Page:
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Drugs & Health Blog

“Third-hand Smoke”: A Lingering Problem

The NIDA Blog Team

You probably know that using tobacco isn’t safe. It’s not safe to smoke it yourself, and it’s not safe to breathe in secondhand smoke from other people’s smoking. Now, research has found that the negative effects of tobacco smoke can stick around for a lot longer than we even knew.

Researchers are investigating the effects of “third-hand smoke”—the toxins (poisonous chemicals) from smoking that can stay behind in dust, on walls, curtains, carpets, even in your car, after someone has been smoking. One study found that the toxins from smoking collect on surfaces as dust or residue, and then are gradually released into the air, where they can be inhaled (breathed in). This process is called “off-gassing.”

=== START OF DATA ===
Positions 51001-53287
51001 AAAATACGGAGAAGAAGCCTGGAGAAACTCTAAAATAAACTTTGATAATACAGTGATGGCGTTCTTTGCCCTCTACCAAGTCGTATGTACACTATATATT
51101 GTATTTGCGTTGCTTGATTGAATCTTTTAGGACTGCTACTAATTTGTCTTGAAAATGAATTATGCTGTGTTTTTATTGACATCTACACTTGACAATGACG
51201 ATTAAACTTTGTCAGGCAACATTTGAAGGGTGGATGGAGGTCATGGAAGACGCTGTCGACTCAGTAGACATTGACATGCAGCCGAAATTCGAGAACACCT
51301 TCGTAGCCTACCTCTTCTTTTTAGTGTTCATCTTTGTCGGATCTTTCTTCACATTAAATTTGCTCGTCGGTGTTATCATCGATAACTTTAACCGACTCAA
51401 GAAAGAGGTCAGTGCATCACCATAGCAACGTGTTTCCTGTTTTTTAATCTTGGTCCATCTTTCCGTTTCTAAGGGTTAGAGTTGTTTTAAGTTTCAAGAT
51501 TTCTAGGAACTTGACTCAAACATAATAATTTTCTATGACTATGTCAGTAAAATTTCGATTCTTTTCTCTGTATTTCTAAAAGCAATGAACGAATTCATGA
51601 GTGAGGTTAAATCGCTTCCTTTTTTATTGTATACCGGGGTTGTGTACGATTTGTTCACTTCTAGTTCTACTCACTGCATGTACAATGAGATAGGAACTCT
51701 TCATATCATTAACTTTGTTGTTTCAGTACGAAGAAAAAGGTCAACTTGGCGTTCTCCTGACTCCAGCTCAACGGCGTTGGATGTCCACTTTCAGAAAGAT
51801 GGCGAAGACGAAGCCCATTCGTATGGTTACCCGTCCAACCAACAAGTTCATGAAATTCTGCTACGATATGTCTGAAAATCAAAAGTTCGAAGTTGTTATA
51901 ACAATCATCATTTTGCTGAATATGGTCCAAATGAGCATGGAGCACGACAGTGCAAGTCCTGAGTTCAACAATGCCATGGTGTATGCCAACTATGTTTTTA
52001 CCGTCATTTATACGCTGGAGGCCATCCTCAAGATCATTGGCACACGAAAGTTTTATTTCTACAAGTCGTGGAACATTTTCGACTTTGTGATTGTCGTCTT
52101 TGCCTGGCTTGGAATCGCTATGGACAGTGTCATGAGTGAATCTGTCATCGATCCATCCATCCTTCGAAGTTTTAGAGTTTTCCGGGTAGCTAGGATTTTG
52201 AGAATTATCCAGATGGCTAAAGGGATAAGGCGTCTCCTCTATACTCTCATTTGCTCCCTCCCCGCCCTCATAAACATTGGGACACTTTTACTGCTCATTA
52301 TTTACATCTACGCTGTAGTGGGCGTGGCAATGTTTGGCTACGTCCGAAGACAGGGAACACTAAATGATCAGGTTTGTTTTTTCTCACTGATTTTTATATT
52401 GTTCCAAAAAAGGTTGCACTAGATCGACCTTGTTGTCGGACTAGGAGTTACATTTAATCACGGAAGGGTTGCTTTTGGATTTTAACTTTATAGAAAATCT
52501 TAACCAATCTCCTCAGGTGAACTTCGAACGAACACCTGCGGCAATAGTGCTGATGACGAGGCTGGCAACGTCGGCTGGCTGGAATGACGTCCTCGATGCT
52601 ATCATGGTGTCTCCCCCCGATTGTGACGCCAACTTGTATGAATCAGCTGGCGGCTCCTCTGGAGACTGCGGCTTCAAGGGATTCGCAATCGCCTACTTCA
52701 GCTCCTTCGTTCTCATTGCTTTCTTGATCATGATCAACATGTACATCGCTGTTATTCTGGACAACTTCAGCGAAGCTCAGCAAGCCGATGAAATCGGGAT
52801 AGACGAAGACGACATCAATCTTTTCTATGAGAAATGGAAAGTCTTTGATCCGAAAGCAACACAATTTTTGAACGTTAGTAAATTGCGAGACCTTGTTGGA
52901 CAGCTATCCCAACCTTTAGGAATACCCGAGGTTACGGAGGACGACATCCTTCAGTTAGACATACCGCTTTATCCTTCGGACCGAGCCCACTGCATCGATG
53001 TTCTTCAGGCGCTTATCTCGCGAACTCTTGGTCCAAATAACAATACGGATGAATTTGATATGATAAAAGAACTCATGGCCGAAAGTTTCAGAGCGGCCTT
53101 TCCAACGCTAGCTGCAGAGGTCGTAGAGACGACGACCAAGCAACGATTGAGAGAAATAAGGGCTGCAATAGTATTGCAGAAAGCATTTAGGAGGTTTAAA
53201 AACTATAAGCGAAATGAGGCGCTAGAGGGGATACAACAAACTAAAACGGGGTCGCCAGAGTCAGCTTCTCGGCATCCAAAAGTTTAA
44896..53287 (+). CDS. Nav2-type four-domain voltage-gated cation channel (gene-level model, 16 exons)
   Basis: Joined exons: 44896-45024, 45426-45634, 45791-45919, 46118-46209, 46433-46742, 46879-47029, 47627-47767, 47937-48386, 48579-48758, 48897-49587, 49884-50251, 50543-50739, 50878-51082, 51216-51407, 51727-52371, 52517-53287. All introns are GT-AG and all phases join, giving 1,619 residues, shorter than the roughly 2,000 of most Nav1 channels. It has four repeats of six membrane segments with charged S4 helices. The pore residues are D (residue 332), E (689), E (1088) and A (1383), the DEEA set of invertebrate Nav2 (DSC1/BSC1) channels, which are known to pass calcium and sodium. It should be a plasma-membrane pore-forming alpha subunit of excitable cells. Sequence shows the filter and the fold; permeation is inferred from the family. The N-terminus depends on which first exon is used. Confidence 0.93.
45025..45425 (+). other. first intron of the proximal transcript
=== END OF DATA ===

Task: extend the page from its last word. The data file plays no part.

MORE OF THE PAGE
According to another study, levels of third-hand smoke were much higher in houses where people smoked—even if they smoked outside—than in houses where people never smoked. The levels of toxins a person inhales from third-hand smoke are much less than they’d get from smoking tobacco, but even low levels of those toxins are still unhealthy.

And who can forget the high school student scientists who showed that third-hand smoke created changes in baby fruit flies?

So, there’s no such thing as a “safe level of smoking.” If you don’t smoke, you’re not only protecting your own health; you’re also protecting the health of the people around you—and other people you may never even see. 

Can movies cause teens to smoke? Find out here.

Comments posted to the Drugs & Health Blog are from the general public and may contain inaccurate information. They do not represent the views of NIDA or any other federal government entity.

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